Contract Law in Afghanistan

The Government of Afghanistan is currently reviewing a bill that would reform and modernize the country's contract law. Afghanistan is a civil code jurisdiction and, currently, contracts are governed by sections of the country's Civil Code (dating from 1976) and Commercial Code (dating from 1955). Both the 1976 Civil Code and the 1955 Commercial Code are based on the laws of Egypt, which in turn are based on French civil law. During the period following the Soviet invasion, and the subsequent civil war in Afghanistan, little attention was paid to updating or modernizing these Afghanistan statutes.

Commercial law reform has been a priority for Afghanistan's new President, Hamid Karzai. The Minister of Commerce, Sayed Mustafa Kazemi, has repeatedly stressed the Government's commitment to transforming Afghanistan into a free-market economy with minimal barriers to entry for foreign investors; Mr. Kazemi, Dr. Ashraf Ghani (the Minister of Finance), and other senior Afghan officials recognize the importance that the rule of law in general, and a stable contract law in particular, have in creating an environment conducive to economic development.

A committee of lawyers, operating under the auspices of an American Bar Association initiative to support commercial law reform in Afghanistan, has been working with senior Afghan government officials to develop a new law of contracts that is aimed at promoting certainty in transactions and protecting the lawful rights and interests of contracting parties.

The new law will eliminate the current piecemeal approach, in which contract law provisions are scattered in separate locations across two different statutes, and will replace it with a single self-contained statute. The Afghanistan Law of Contract recognizes, as fundamental principles, the concepts of freedom of contract, mutual consent and good faith. The current draft statute addresses several key areas including (1) contract formation and the essential elements of a contract, (2) the validity and effect of a contract, (3) contract performance, (4) rules of interpretation, (5) rescission and termination, (6) assignment, (7) remedies for breach, and (8) agent-principal relationships. The statute devotes an entire section to sales, and the special remedies that apply in sales transactions, and also contains chapters addressing barter transactions, contracts of carriage and warehousing contracts, among other things. The draft law expressly recognizes the validity of contracts concluded using electronic or other technological means.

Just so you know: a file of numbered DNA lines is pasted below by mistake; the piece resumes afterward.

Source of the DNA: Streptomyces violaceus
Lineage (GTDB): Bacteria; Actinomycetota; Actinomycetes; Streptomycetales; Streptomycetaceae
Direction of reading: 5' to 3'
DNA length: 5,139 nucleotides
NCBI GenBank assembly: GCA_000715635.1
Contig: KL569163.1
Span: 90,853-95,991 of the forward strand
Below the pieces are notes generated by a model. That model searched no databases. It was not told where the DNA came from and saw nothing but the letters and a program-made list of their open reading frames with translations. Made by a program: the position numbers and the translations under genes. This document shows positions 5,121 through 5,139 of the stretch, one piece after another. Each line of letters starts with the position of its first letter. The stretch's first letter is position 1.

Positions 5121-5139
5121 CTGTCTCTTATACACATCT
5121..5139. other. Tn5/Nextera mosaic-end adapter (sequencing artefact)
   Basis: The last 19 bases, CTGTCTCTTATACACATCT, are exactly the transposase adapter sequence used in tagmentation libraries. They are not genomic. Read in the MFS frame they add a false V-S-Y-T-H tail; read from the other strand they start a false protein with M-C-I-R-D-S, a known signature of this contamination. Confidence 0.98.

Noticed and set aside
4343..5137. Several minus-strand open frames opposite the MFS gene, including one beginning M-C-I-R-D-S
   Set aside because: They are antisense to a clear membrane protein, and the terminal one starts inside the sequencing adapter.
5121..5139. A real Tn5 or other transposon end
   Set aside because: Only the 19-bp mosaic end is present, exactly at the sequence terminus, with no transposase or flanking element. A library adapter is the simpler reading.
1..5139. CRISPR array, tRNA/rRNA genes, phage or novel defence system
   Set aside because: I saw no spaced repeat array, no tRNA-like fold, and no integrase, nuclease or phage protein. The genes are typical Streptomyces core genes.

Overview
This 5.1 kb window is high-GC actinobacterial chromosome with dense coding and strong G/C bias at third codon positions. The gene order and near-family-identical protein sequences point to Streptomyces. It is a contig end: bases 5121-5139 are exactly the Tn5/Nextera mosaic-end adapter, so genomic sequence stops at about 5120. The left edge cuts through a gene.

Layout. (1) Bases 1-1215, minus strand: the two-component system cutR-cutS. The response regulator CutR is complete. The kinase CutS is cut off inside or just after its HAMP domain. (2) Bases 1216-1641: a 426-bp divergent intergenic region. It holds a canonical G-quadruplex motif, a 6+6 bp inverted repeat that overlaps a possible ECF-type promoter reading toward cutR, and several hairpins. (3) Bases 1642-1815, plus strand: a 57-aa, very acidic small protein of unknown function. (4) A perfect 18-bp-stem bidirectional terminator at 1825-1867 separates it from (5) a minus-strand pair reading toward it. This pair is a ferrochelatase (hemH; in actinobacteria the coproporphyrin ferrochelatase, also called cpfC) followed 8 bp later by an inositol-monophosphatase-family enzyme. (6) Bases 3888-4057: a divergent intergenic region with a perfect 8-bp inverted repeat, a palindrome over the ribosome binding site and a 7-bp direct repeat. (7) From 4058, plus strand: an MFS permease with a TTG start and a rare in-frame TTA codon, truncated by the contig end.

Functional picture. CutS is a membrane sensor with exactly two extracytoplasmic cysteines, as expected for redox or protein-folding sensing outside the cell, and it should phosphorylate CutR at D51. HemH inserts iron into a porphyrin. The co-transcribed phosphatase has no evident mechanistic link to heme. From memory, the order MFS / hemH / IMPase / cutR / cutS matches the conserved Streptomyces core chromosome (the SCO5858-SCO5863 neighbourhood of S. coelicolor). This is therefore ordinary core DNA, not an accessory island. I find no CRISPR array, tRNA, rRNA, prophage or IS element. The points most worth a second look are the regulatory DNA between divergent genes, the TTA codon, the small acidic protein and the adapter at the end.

In drafting the statute, project participants were mindful of Afghanistan's cultural heritage and, particularly, the status of Islamic law in contemporary Afghanistan. Accordingly, the new law extensively draws upon existing statutes in the United Arab Emirates, Kuwait and Egypt, incorporates principles of Islamic law and expressly recognizes the role of certain traditional Islamic law contractual relationships such as mudaraba and murabaha. At the same time, the law took inspiration from contract law in industrialized and industrializing countries, ranging from the United States to China, for specific rules that do not conflict with Islamic law.

Herb Wolfson (of Ferris & Co in Dubai) and Robert Geckle (of Hogan & Hartson in Washington, DC), the principal authors of the new draft law, traveled to Kabul in April 2004 to present a draft to the Government of Afghanistan. While in Kabul, they participated in extensive technical review sessions concerning the text of the law, and the underlying policies reflected in it, with senior officials of the Ministry of Commerce, Ministry of Finance, Ministry of Justice and Afghanistan's Judicial Reform Commission, as well as representatives of Bearing Point, an international consultancy firm that provides technical assistance to the Government of Afghanistan under a contract with the U.S. Agency for International Development. It is anticipated that the new contract law will be enacted by Presidential decree within the coming months.

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